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Unpopular Ideas

Ramblings and Digressions from out of left field, and beyond....

Location: Piedmont of Virginia, United States

All human history, and just about everything else as well, consists of a never-ending struggle against ignorance.

Friday, September 23, 2005

Storm Drill, or Going Out on the Limb with Rita

When I was a child, and I assume still today, regularly something mysterious and irritating would happen at school, more "official" than most of the other mysterious and irritating goings-on there. A bell or a gong or something would ring and the teachers would herd everybody outside, where we would have to stand and wait, sometimes in the freezing cold, looking at each other with blank, vacuous expressions, till told we could file back inside. These aberrations were called fire drills but that was just a name given to an exercise that seemed so unnecessary to us, conducted by the teachers for their own diabolical and unfathomable purposes. As there were never any fires in the school and we had never heard of any being there, no connection could be made.

With the slow approach of the large hurricane, Rita, the authorities and the Weather Channel are acting in a very responsible manner. They are busily advising everyone in and around Galveston and Houston to get out on the highway and leave. And millions are obeying, while sagely mentioning Katrina. All the same, though those authorities obviously have no choice, I can't help thinking that the fates will ultimately arrange things so that it will look as if some mass hysteria was at work here.

Of course the people of Galveston have good reason to run. Their protective sea wall, built after their forebears were so horribly hit in 1900, was originally 17 feet high but has now "settled in"to 15 feet in places, and Rita could send surges higher than that, maybe enough to cover the whole island. Houston, more inland, has low-lying areas, too, and it touches a bay that adjoins the Gulf, but a lot of it is on higher ground, on an average, I've heard, of 45 feet.

New Orleans on the other hand is a special case. Unlike Houston, and Galveston, too, most of it is below sea level. It is surrounded by high levees, with a big lake on one side and a big river running through it. After Katrina the water had no good way to get back out any time soon, because too many of the pumps intended for that job had been disabled. But in Galveston and Houston the water will run right back out into the Gulf, of its own accord.

The authorities and the Weather Channel have no choice. Still, just as with the numerous terror alerts, where the authorities do have a choice and exercise them too often for questionable purposes, I wonder if it occurs to these mayoral and weather authorities that they could be contributing to some unnecessary fear and a lot of discomfort and a waste of good gasoline by urging people to get out of Houston so fast and so generally. Maybe -- as I think is in the back of storm tracker Jim Castore's mind for all his urging people to leave -- they even risk helping to set the stage for a different sort of catastrophe, for, strangely, in a state with 26 refineries, lots of those cars are running out of gas while on the road. It wouldn't do for them to be sitting there disabled and blocking others, when the first rain bands and strong winds arrive. And meanwhile their vehicles could be getting in the way of those driven by people fleeing from the more vulnerable coastal areas, including some in already hard-hit Louisiana.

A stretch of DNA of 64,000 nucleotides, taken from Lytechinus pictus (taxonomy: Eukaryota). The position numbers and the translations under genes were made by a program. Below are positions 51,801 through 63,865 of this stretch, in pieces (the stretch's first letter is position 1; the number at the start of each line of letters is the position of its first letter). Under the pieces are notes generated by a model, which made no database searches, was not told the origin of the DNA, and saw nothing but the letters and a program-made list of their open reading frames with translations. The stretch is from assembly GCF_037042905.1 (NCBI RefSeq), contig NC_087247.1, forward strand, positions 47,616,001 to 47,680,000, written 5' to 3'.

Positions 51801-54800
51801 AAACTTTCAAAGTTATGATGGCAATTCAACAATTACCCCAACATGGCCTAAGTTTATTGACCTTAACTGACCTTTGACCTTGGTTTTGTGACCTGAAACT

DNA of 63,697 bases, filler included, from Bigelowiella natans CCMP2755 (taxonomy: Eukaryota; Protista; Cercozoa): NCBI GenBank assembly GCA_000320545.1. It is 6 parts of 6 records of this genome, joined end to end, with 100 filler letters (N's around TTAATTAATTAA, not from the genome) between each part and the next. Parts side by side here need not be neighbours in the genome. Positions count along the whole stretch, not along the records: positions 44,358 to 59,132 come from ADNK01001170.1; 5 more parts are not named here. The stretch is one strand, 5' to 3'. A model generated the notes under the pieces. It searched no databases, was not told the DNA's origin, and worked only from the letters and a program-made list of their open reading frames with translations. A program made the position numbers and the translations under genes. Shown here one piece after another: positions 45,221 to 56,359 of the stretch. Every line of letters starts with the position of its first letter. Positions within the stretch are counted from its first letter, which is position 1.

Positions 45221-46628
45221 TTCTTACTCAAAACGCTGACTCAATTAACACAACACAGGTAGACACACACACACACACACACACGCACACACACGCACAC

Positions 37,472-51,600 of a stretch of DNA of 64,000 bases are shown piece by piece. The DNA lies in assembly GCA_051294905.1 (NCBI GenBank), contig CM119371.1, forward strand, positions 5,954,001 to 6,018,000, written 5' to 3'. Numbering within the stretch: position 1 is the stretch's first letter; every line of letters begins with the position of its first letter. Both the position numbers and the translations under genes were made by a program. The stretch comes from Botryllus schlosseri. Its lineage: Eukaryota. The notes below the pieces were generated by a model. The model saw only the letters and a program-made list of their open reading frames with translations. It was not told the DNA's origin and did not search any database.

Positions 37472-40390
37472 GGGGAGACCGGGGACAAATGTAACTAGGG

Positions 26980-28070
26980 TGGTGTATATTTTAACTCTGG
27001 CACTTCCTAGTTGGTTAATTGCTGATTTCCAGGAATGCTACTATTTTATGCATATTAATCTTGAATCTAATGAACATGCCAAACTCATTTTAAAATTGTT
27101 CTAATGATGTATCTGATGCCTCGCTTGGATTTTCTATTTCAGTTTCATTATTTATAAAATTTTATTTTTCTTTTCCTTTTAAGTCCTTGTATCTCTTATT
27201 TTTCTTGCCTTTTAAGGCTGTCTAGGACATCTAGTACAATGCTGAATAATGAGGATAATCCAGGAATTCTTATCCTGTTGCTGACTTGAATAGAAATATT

Like children at a fire drill, lots of those evacuating could be forgetting their earlier wisdom, as they wonder if this effort is worth it, finding themselves stranded in their cars in traffic for nine or ten hours or more in what amounts to a sudden Texas desert, complete with record heat, nowhere to get something to eat, no bathrooms, no gas, and no air-conditioning because that would exhaust the little gas that they do have.

If I had had the poor judgment to live in Houston, I think I would still be there instead of melting down from the heat and frustration on the highway. I admit, I'm one of those foolish souls who would resist leaving wherever I was, till I saw the storm surge approaching, and then I would wonder if it really has my number, while thinking, Naw!

I doubt that I would be alone. Somebody sneered at the hurricane parties that used to be so popular on the Atlantic and the Gulf coasts, and spoke of how Katrina changed all that. If that's true, I would bet that it is purely temporary.

One of my ideas of Texans is that they like big, out of control parties. Maybe after this storm a lot of Houstonians will ask themselves why they chose to submit themselves to the interstate pressure cooker and in so doing passed up the chance for a good storm blast at home, sitting up on a height of some kind and throwing back a few while watching all the brightly painted pleasure boats merrily crashing against each other down in all the little marinas next to the dock of the bay, while the wind roared and the rain pelted and then quickly enough drifted off somewhere else, probably to say "Hi there" to all those sitting dazed in their SUVs somewhere in the howling hinterlands.

There are still grounds for optimism. The projected path keeps drifting farther east, so that now it looks as if the center will pass between Houston and New Orleans, and Houston will see the less lethal left front quadrant of the storm.


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